The new indebting rules tightened by the National Bank of Slovakia (NBS) will primarily impact citizens of the Slovak capital, Bratislava. They will be able to buy on credit, from an average wage, maximally a one-room flat in a new building or a two-room flat in an older block of flats. Other regions will be significantly less affected by the new lending cap, Poštová Banka has found out.
Based on the new lending cap effective as of July 1, the total indebtedness of an individual must not exceed eight-fold his or her annual net income. The share of loans provided above this level will gradually decrease and as of April 2019 cannot exceed 5 percent.
While the new rules will apply to new loans, the old loans of the applicant will be taken into consideration.
People especially interested in purchasing more expensive real estate will be impacted by the tightening of the rules. Their net income may not guarantee a loan big enough to enable them to buy such housing.
For example, in the Bratislava Region the average monthly wage is €1,200, which means a net wage of €902 for a single person. Thus he or she will be able to borrow €86,592 at the most. In other regions it will be even less.
The bank warns that when buying new housing the buyer will need cash equalling 20 percent of its price as well as the central bank limiting the number of mortgages provided above 80 percent of the real estate price. Thus, an average Bratislavan will be able to buy housing up to €108,240. When the average prices of real estates are taken into consideration, this will be enough just for the purchase of an apartment 56.82 square metres in size. In the case of new residential buildings, this will be enough for just one-room apartment since their price climbs to €3,000 per square metre.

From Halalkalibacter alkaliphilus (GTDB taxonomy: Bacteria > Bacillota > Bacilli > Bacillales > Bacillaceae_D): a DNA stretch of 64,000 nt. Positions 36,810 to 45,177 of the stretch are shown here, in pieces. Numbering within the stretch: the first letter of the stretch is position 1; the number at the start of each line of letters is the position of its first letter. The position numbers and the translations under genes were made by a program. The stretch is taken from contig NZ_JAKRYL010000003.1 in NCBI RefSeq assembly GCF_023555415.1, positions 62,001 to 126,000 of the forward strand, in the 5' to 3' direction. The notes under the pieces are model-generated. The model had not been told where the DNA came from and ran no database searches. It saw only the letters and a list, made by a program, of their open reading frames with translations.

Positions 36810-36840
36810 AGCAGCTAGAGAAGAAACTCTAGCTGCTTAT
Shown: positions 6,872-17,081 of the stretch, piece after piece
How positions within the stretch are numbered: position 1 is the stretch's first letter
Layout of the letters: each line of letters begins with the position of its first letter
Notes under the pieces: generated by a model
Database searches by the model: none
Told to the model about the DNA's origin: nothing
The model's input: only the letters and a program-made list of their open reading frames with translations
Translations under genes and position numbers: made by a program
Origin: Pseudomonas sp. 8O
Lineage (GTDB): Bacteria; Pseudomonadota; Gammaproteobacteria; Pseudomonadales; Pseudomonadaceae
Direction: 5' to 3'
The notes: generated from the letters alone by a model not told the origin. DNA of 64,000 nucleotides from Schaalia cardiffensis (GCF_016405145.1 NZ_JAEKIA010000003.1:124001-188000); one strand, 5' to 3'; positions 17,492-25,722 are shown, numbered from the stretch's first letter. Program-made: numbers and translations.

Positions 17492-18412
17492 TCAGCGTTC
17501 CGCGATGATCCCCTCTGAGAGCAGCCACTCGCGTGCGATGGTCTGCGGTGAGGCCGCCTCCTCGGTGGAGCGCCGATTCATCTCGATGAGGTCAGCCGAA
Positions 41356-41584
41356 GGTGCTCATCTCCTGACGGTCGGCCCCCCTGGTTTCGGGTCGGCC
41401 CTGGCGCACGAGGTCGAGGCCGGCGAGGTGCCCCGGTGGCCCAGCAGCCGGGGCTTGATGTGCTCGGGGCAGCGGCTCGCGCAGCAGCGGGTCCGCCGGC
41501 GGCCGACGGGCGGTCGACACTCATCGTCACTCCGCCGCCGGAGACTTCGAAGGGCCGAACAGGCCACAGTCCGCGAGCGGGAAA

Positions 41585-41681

In other regions of Slovakia the situation will be more favourable. The reason are the lower prices. But in these other regions the more expensive apartments in new residential buildings will be less affordable for many, according to Poštová Banka.
4. May 2018 at 12:20 | Compiled by Spectator staff